Each of the different spirits has a unique style. Some move really fast, but take a few seconds to charge up. Some dance around the screen in unpredictable manners. Some burrow beneath the ground and you can only hit them when they are above the surface. Then at the end of every ten waves you get a boss battle with a larger spirit that takes multiple hits to kill.
The game is cute, but it’s also well designed, and has a lot of room for unique new discoveries. You can also buy new bears with the coins you earn that have unique skills, and upgrade your abilities. However, I did notice after the first two bears it’s very expensive to get the next bears, and while it tells you that you can take three bears into battle it did not actually seem to let me do that unless I watched an ad.
There are also options to watch ads for bonuses that give you coins or new bears. There is a $4.99 buy for no ads as well, but Spry Fox has always been very kind about their ad placements so I’ve never felt the need to purchase the adfree version except to support a great game company, and get a few extras for the game. Also, I’m not sure how the adfree version will effect things like taking three bears into battle, or getting new bears faster.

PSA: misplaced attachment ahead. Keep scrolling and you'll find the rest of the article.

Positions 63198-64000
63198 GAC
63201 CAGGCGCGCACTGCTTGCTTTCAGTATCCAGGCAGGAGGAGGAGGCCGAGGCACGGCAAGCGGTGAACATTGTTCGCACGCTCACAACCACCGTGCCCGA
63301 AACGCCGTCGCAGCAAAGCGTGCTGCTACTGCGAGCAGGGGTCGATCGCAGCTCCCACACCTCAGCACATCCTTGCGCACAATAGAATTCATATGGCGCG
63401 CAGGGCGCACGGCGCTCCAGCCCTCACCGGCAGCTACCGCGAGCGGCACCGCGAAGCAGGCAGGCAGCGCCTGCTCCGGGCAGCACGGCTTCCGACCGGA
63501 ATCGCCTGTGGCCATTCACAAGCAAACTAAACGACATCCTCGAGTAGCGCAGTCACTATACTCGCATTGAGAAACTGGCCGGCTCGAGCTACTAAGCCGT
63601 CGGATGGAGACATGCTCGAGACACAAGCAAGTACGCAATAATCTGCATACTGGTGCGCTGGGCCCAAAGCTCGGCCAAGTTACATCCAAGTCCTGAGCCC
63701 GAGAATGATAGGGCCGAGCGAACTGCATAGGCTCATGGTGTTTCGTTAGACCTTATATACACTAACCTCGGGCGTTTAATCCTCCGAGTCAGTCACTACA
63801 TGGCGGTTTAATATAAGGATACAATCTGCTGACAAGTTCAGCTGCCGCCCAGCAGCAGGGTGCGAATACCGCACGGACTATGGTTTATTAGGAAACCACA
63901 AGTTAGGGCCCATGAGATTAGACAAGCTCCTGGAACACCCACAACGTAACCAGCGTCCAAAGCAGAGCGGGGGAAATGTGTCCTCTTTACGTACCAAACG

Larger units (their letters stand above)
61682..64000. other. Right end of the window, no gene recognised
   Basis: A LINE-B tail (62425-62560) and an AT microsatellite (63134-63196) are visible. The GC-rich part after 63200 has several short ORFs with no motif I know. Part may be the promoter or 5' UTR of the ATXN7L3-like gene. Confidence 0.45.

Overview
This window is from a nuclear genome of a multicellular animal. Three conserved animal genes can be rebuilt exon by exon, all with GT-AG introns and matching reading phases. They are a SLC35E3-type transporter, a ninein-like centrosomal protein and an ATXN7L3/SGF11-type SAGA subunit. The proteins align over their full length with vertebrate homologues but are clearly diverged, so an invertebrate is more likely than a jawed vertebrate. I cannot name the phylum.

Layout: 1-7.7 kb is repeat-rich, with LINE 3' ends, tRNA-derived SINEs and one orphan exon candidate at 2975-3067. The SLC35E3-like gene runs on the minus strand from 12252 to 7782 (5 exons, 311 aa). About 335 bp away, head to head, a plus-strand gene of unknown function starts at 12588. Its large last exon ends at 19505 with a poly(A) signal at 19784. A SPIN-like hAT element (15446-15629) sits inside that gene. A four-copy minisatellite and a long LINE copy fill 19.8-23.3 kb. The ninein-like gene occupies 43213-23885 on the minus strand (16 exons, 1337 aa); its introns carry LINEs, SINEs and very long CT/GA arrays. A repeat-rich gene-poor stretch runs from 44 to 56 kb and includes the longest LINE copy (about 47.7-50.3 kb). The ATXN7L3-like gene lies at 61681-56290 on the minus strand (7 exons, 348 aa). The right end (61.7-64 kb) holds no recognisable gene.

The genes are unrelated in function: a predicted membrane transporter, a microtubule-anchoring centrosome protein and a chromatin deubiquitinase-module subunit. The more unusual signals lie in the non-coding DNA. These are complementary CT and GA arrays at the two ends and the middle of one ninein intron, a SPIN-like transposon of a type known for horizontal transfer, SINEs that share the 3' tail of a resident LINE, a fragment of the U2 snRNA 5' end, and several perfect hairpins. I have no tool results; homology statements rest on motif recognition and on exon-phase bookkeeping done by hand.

Over all, a fantastic addition to the slicing style of play that adds a lot more character, and challenge, but each level is short enough that you could fit in a game while waiting in line.
When I saw Zen Koi (from Landshark Games) on the app store I wasn’t hoping for much. Breeding fish, letting them swim around on a wall paper maybe. Instead I found a pleasant, and beautifully rendered, diversion.
Zen Koi begins with one koi in the middle of a small pond. There are other little creatures like protozoa, small minnows, and algae for you to eat. You feed your fish by tapping on the various creatures. When you eat enough of a specific kind you get a gem that will expand your pond. Expand it to the fullest and your koi will become a dragon. The dragons are collectibles, not playable, and once you level up that fish to dragon status you can no longer play that fish. But by then you should have bred several new fish and have an egg ready to hatch.
The music is soothing, the graphics pleasant, and there are several levels of creatures to feed your koi, each with slightly different strategies. While not challenging, it is a zen like experience. Leveling your koi to a dragon only takes a few hours of play, but collecting all of the hundreds of dragons will take months.